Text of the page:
with the longitudinal momentum coefficients λ and λ L in (8) and the refractive-index increment Δ n in (9). The only approximation in (11) is systematic linearization in the index variations δ nin,out,ν, cf. (6) and (9). Expanding the cosines, we find the decay angles

θout2Δnωin/ων1,θν(ωinων1)θout.(12)

The ratio θ ν /θ out does not depend on the refractive indices, and the angle between the wave vectors kout,0 and kν ,0 of the outgoing particles is θ ν + θ out ~θ out ω in /ω ν. Thus,

cos(θν+θout)1ωinωνΔn1ων/ωin,(13)

with cos (θ ν + θ out ) = kout,0 kν ,0.

The particle velocities are group velocities obtained as reciprocal frequency derivative of the wave number (3): 1/υ ν =  nν + ω ν n'ν, where υν=υνkν,0$\boldsymbol{\upsilon}_{\nu}=\upsilon_{\nu}{\bf k}_{\nu,0}$, cf. after (1), and analogously for υ in,out. We parametrize the absolute values υ in,out,ν with nin,out,ν = 1 + δ nin,out,ν, cf. (6), and expand in linear order,

υν1δnνωνδnν,υin,out1δnin,outωin,outδnin,out.(14)

The scalar products of the group velocities linearized in the index variations read

υνυin=υνυincosθν1Δυν×in,υoutυin=υoutυincosθout1Δυout×in,υoutυν=υoutυνcos(θν+θout)1Δυout×ν,(15)

where, cf. (9),

Δυν×in=δnν+ωνδnν+δnin+ωinδnin+(ωinων1)Δn,(16)

Δυout×in=δnin+ωinδnin+δnout+ωoutδnout+ωνωinΔn1ων/ωin,(17)

Δυout×ν=δnν+ωνδnν+δnout+ωoutδnout+ωinωνΔn1ων/ωin.(18)

The causality constraints are υiυj<1$\boldsymbol{\upsilon}_{i}\boldsymbol{\upsilon}_{j}< 1$, where the subscript i labels the subluminal velocities and j the superluminal ones in the aether frame [7]. These kinematic constraints are thus tantamount to positivity of the respective increments Δυ i × j of the velocity products in (16)–(18). For instance, if the pion velocity υ in is superluminal and the muon velocity υ out subluminal, the pion trajectory appears time inverted in the proper time of the muon if υoutυin>1$\boldsymbol{\upsilon}_{\rm out}\boldsymbol{\upsilon}_{\rm in} > 1$. In this case, the pion reemerges during the muon's proper lifetime, which is causality violating, as the pion was annihilated by decay at the time the muon was created. The velocity constraints υiυj<1$\boldsymbol{\upsilon}_{i}\boldsymbol{\upsilon}_{j}< 1$ in the aether frame are necessary and sufficient to exclude causality violating time inversions in the rest frames of the subluminal particles. The velocities refer to asymptotic in- and out-states of the interacting particles and radiation modes. The inertial frames and proper times of subluminal in- and out-states are linked by Lorentz boosts to the aether frame [8], which is the universal frame of reference, manifested as the homogeneous and isotropic CMB rest frame [18].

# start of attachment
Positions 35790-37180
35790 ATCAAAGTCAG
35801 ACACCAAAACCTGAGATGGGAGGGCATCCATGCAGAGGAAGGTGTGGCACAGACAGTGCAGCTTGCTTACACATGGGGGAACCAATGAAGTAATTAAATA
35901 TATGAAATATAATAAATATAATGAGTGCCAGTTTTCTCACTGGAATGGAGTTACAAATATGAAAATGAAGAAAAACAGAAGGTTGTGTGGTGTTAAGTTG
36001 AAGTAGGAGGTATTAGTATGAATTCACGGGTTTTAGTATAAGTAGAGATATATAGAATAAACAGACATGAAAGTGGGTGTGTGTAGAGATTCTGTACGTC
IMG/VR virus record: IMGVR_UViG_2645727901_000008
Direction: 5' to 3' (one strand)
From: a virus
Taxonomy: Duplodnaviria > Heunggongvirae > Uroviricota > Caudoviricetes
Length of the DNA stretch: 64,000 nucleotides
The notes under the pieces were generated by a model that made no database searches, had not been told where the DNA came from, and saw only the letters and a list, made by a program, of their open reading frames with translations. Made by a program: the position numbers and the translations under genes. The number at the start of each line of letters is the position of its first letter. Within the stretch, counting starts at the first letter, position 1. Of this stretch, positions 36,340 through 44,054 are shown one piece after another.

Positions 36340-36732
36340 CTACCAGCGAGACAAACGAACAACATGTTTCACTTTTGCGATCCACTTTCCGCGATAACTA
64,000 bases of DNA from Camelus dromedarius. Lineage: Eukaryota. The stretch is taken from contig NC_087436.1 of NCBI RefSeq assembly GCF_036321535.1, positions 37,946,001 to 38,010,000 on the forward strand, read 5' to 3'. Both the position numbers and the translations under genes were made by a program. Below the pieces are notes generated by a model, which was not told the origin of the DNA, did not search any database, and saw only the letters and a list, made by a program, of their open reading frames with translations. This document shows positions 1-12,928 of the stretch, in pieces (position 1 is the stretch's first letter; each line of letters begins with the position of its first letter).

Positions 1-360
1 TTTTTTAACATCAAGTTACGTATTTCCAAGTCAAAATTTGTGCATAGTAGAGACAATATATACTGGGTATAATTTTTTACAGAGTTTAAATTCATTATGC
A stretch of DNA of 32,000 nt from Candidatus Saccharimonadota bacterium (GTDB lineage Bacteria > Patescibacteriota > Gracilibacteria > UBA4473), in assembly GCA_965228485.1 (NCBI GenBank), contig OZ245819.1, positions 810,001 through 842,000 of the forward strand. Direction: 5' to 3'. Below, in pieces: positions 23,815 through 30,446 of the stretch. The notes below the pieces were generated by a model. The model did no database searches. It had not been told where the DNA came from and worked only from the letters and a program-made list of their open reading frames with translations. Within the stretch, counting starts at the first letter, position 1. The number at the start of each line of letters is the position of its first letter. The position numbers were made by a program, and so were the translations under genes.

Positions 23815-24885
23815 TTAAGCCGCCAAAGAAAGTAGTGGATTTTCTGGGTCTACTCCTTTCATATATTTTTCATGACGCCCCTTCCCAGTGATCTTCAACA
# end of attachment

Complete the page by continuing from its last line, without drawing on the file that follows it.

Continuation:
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### Causality conditions on the susceptibility functions of the aether

We parametrize the velocity increments Δυ i × j in (16)–(18) with the susceptibility functions (6), starting with

Δn(1ωνωin)χout+ωνωinχνχin+12(m2inω2inm2out/ω2in1ων/ωinm2νωinων),(19)

where we invoked energy conservation ω out = ω in (1 - ω ν /ω in ). We find

Δυν×inωinων(1ωνωin)2χout+(2ωνωin)χν+(2ωinων)χin+ωνχν+ωinχin+m2inm2out+m2ν2ωinων,(20)

Δυout×in(1+ωνωin)χout+ω2ν/ω2in1ων/ωinχν+12ων/ωin1ων/ωinχin+ωinχin+ωoutχout+m2in+m2outm2ν2ω2in(1ων/ωin).(21)

As a consistency check, we may interchange the indices ν ↔out in (20), and use ω out = ω in - ω ν to recover (21). Similarly, cf. (18),

Δυout×ν(1+ωinων)χout+2ων/ωin1ων/ωinχνωin/ων1ων/ωinχin+ωνχν+ωoutχout+m2inm2outm2ν2ωinων(1ων/ωin).(22)

By interchanging ν↔in, we recover (21).

For instance, the decay of a superluminal pion, π → μ + νμ, into a subluminal muon and a superluminal neutrino requires two kinematic causality conditions, Δυ out× in > 0 and Δυout×ν > 0. The third condition, Δυ ν × in > 0, need not be satisfied, as both the outgoing neutrino and the incoming pion are superluminal, so that neither of them admits a rest frame where a time inversion could occur. All causality conditions refer to group velocities in the CMB rest frame. The third condition for this decay is Δ n  > 0 in (19), required by momentum conservation, cf. (8). In brief, the causality condition Δυ i × j > 0 has to be satisfied in the aether frame if one of the indices labels a superluminal particle or radiation mode and the other a subluminal one. If this condition is violated, the trajectory of the superluminal particle is time inverted in the rest frame of the subluminal particle, so that absorption happens prior to emission in the proper time of the subluminal particle.